Friday, July 20, 2012

Spotlight On...Dana Yeaton

Name: Dana Yeaton

Hometown: Epsom, NH

Education: Middlebury College, Goddard College

Favorite Credits: Moss Hart Award for Mad River Rising, Helen Hayes nomination for Redshirts, the Heideman Award.

Why theater?: Because it’s an almost impossible challenge. A group of strangers meet in the dark in hopes that something transcendent will occur? No way! But then, sometimes ... way.

Tell us about Swing State: It’s a musical about these two lost souls -- she’s an evangelical Kindergarten teacher in Ohio, and he’s the gay chiropractor, who’s new in town and gets to treat her chronic back problems. And she’s his only real patient, so they desperately need each other, desperately want to change each other, but of course they’re speaking different languages. Sort of like Red and Blue America.

What inspired you to write Swing State?: I spend a lot of time bummed out about this country and wondering how to deal with that. Maybe if I stopped listening to the news. Maybe if I stopped reading those crazy forwarded emails from my dad. Maybe if I just became a higher being, I wouldn’t spend so much time, as my chiropractor puts it “hating people I’ve never met.” So for dramatic purposes, I started with a “what if.” “What if those awful people who are ruining this country . . . were your only hope?”

What kind of theater speaks to you? What or who inspires you as an artist?:
I like naturalism that lifts off. And I’m a sucker for the little guy: un-extraordinary people in situations that keep revealing just how deep they go. So I like the writers who start small and real, then earn their theatricality.

If you could work with anyone you’ve yet to work with, who would it be?:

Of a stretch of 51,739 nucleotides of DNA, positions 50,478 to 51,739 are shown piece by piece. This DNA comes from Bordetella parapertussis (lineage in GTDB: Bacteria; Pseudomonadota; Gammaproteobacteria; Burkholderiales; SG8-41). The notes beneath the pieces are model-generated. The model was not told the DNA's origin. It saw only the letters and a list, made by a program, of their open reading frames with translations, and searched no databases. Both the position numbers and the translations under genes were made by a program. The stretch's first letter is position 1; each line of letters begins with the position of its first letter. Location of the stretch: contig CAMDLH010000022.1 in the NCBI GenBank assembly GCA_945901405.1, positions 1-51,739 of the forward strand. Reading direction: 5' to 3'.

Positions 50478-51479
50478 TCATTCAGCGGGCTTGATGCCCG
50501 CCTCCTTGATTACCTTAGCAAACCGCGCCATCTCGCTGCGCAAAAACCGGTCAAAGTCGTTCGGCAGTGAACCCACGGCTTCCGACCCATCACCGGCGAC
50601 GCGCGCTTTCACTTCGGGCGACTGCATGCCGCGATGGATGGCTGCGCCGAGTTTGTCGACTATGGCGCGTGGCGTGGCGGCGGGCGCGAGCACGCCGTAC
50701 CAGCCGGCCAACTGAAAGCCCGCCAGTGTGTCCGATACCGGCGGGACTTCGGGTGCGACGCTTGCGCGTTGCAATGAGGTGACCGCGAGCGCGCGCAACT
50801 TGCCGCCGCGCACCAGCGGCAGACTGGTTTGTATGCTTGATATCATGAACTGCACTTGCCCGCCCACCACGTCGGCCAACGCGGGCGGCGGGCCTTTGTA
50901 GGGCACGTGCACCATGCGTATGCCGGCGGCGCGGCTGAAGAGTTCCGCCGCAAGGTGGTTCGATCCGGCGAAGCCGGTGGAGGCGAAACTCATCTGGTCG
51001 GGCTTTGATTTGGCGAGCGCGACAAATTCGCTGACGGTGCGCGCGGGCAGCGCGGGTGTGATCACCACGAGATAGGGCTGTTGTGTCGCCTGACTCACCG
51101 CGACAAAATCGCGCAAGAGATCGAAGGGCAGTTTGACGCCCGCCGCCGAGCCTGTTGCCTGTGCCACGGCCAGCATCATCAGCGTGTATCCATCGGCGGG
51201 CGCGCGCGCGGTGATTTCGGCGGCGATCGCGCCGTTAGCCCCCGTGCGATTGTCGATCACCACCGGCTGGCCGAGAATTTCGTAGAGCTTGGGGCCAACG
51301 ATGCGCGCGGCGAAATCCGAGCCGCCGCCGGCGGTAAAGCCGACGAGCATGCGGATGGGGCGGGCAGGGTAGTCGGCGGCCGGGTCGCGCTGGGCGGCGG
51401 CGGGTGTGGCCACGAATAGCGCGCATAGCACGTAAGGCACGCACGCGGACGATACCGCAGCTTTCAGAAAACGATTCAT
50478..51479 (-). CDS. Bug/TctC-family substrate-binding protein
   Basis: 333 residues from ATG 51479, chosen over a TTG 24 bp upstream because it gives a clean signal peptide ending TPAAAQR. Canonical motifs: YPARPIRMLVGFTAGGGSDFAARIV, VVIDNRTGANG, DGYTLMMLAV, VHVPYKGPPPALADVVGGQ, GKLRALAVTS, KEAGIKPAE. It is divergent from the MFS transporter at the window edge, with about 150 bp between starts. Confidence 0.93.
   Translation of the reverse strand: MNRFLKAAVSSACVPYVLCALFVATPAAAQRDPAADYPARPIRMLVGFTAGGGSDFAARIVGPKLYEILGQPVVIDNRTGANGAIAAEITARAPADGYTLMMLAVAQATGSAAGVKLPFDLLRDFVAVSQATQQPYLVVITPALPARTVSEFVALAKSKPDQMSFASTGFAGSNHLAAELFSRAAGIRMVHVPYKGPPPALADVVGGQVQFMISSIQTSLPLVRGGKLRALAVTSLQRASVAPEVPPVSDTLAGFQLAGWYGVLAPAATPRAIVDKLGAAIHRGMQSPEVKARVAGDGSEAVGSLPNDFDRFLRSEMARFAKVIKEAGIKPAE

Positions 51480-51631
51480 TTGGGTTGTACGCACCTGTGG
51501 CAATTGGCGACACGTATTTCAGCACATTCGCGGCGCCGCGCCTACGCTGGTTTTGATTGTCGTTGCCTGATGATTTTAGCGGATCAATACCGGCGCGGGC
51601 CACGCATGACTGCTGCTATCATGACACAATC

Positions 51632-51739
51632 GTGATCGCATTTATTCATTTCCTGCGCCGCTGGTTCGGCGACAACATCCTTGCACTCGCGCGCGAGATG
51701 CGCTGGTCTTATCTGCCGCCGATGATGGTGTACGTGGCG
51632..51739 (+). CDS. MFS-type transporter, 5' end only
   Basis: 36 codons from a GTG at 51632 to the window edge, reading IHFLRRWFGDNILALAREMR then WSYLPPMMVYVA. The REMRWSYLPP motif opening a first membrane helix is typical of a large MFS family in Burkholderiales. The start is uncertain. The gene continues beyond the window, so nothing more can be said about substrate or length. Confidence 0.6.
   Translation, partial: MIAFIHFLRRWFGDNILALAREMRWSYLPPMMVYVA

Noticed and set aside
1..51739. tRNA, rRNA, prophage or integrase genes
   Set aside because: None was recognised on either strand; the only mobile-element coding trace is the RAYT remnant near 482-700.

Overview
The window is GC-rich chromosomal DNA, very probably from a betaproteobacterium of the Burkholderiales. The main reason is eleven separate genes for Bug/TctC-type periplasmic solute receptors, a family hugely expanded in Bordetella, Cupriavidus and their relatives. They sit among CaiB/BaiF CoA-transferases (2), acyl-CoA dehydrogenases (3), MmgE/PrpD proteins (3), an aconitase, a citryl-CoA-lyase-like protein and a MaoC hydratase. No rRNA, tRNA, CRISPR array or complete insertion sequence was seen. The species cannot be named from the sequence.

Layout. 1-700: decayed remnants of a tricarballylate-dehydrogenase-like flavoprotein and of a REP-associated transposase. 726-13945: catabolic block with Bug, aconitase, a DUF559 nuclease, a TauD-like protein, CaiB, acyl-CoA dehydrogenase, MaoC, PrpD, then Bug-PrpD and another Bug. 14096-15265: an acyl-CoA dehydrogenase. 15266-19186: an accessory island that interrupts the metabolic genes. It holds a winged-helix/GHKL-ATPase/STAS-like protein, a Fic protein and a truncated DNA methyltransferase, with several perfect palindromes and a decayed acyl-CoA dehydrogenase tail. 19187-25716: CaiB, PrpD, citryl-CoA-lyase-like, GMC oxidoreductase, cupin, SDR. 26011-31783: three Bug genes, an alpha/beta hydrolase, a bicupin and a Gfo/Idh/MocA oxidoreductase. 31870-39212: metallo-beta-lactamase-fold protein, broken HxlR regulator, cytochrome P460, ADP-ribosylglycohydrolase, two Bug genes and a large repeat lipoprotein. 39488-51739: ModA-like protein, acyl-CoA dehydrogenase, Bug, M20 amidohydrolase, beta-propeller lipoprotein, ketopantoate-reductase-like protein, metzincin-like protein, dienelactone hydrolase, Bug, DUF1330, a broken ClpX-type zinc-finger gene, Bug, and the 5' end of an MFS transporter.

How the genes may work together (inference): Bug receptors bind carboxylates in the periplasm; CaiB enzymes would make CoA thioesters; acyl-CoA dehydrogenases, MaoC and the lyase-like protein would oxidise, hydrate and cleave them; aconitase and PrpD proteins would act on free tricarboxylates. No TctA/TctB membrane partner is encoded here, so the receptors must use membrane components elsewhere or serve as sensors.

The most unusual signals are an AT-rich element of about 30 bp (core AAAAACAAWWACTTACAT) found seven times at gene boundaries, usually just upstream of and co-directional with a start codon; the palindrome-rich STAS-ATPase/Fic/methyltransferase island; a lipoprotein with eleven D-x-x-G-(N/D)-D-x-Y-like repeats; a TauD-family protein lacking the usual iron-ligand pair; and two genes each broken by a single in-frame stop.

Have you ever heard the story of how Oskar Eustis worked with Tony Kushner on Angels in America? I want that. Oskar Eustis, please.

What show have you recommended to your friends?: After I saw Amy Herzog’s 4,000 Miles I pretty much would not shut up about it. Same goes for Tribes by Nina Raine. Two writers at the top of their games.

Who would play you in a movie about yourself and what would it be called?: I would play the disapproving-but-kind father who has to keep talking his son out of trees. It’s called "Lucky Boy."

What’s your biggest guilty pleasure?: Please don’t tell my children, but this month, living in Brooklyn, I seem to be someone who will sit on a stoop, wearing a tank top and smoking a hand-rolled cigarette. Who knew?

If you weren’t working in theater, you would be _____?:
An architect, because their ideas turn into spaces that people live and work in.

What’s up next?:
All I know is that it takes place on a cruise ship, deals with the slave labor force those ships run on, and features a cabaret singer who believes she is co-writing songs with Janis Joplin. And Janis is doing much better these days.

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